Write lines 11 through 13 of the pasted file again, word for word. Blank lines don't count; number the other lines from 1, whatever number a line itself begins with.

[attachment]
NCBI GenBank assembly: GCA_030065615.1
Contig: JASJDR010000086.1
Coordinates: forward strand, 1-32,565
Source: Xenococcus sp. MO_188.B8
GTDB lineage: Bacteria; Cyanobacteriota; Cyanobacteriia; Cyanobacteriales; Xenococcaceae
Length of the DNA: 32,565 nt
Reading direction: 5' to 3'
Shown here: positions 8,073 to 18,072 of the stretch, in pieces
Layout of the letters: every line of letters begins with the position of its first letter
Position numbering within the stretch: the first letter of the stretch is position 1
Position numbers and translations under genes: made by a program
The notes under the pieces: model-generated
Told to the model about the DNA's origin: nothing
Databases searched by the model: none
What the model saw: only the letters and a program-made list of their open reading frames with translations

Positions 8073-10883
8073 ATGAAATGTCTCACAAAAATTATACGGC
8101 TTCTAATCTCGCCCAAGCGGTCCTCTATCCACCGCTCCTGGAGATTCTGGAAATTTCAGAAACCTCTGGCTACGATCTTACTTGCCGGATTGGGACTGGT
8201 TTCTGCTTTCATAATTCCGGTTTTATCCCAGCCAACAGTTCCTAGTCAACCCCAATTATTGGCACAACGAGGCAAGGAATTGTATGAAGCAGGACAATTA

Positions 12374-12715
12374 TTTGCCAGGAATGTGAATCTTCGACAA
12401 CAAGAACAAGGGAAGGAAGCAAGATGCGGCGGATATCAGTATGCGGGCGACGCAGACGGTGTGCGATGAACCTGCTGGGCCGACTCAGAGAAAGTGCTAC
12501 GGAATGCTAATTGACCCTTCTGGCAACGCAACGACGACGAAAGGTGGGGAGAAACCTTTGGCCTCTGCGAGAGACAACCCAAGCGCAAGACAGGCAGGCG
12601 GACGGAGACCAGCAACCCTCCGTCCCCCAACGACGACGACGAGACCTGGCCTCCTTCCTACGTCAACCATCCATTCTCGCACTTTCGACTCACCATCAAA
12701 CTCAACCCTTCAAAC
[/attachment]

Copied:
Position numbers and translations under genes: made by a program
The notes under the pieces: model-generated
Told to the model about the DNA's origin: nothing